18 years later, another hero, another role model, an extraordinary man with an exceptional mind, a jurist of the finest calibre passed away. And those were my first thoughts. Even I was taken aback by those initial thoughts. Sitting back to analyse it, it wasn’t because I wasn’t pained (in spite of his old age) at Justice Eso’s passing. It wasn’t because I was indifferent; how could I be? I knew him on a personal level – he was my dad’s friend and living as he did in Agodi, not far from our home in Bodija in Ibadan. I knew him on a professional level. And I’d had the privilege of assisting in an Arbitration many, many years ago in which he was one of three Arbitrators. Plus I had had the privilege of interviewing him a couple of times at his residence and occasionally speaking with him on the telephone seeking his view on one thing or the other. It wasn’t because there were no other very admirable qualities in him.
For all I have been labouring to say - if I may borrow that phrase from our appellate courts! - my reference to the similarity of my thoughts upon my father’s death and that of Justice Eso highlights just how much I admired and held His Lordship in the highest esteem.
As I digested the news of Justice Eso’s passing I thought back to my last interview with him. It had made an indelible impression, and what he’d said and from which I’d subsequently cast our headline resonated with me and has since stuck; in fact I immediately made it my mantra, drumming it into my children’s head at every available opportunity - ‘There’s Always Room at the Top for the Best’.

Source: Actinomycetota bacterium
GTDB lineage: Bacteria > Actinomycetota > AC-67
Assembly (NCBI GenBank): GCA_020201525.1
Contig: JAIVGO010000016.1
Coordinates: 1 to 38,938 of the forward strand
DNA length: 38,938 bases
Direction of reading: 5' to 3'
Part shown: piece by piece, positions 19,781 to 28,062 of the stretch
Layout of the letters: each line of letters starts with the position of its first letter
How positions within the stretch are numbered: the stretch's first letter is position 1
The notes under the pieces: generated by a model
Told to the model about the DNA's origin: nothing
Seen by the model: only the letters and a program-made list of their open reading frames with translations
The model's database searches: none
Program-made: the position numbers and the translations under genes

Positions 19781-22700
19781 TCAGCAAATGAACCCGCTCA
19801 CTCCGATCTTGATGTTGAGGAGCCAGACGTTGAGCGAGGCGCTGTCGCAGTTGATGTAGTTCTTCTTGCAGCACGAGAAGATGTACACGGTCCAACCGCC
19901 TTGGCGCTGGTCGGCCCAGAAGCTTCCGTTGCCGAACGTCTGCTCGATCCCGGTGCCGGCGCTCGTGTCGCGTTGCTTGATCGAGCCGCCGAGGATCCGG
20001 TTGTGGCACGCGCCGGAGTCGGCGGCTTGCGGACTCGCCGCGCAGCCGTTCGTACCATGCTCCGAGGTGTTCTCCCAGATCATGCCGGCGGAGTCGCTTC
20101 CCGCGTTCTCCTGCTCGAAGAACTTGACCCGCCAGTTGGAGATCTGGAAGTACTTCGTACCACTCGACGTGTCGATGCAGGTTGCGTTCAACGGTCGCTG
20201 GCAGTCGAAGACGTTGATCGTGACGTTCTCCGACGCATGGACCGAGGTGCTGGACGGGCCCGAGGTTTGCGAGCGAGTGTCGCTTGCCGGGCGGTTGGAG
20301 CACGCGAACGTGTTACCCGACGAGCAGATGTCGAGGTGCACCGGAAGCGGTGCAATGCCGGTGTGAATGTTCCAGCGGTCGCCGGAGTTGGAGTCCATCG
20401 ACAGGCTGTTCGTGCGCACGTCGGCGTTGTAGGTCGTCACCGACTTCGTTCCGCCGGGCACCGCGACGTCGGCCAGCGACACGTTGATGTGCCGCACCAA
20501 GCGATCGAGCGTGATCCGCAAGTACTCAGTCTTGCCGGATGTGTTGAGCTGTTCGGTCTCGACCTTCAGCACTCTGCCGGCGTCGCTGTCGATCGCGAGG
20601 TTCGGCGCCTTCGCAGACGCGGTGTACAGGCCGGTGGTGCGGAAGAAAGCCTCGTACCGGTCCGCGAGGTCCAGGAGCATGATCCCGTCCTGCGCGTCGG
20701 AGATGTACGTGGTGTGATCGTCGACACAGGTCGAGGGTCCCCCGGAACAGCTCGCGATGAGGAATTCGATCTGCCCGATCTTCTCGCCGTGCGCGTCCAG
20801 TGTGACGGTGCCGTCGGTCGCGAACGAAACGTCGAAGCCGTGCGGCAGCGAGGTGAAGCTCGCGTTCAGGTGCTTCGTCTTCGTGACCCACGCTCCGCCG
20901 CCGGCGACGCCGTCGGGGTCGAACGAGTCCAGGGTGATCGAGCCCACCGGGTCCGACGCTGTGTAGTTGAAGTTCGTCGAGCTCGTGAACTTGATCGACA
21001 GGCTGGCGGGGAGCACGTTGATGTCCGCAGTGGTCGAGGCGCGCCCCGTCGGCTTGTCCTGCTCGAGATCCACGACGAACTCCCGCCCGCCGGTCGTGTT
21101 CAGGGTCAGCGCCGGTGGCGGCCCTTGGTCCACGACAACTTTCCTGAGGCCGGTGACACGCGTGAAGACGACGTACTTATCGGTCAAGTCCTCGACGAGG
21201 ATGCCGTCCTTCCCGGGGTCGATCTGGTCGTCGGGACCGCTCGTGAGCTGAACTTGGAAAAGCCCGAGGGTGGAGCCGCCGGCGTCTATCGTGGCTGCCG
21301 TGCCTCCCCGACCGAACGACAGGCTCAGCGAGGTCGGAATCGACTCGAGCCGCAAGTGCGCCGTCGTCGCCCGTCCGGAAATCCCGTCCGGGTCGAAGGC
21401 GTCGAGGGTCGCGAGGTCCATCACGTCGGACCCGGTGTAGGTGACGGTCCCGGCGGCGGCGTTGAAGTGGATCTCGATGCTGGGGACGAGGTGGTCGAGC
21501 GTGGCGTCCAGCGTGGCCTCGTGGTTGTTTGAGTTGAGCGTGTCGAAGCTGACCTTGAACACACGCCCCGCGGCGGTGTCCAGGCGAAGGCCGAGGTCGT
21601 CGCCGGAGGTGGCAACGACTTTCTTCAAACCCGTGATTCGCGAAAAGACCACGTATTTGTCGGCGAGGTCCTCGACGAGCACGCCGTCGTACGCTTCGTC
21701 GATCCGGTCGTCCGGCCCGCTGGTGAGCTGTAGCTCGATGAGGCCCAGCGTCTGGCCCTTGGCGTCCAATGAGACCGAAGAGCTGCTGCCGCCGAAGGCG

I deeply now regret not thereafter being able to interview him one more time, on front burner issues in the profession even though he’d each time I’d requested graciously indicated his willingness to oblige. He made it clear though that I had to personally undertake the interview myself at Greenacres, his residence in Ibadan. However, having resumed litigation, my court dates which often came up without much notice put paid to that and it very quickly became a logistical nightmare. Moreover, he’d spent the greater part of the last couple of years mostly in the UK.
On the few occasions I encountered him at public events, I was always full of admiration and pride. A spritely, dapper and truly honourable gentleman, his looks belied his age. As his daughter, Mrs. Funmilayo Williams said to me after his passage, ‘Grandpa with a swagger!’
How true! If I may echo that sentiment and borrow a contemporary term, His Lordship had swagger! Yes, he had swag!
As the most Honourable Justice Kayode Eso is laid to rest this Friday in Ilesa, I write this tribute in farewell to a man who inspired several generations of lawyers and judges including myself, a jurist of unimpeachable integrity, a man of prodigious intellect and profound learning, a man who knew his onions, who did not suffer fools gladly, a man of panache, a man who personified honour and all things good and great about the Nigerian Judiciary, a man who in death caused even those of questionable antecedents to recognise his sheer greatness and worth, a man who stood head and shoulders above many of his generation, a man in whom ‘the elements so mixed in him, that nature might stand up and say to all the world, THIS WAS A MAN!’
As he meets his maker, all I can say is Requiescat in pace.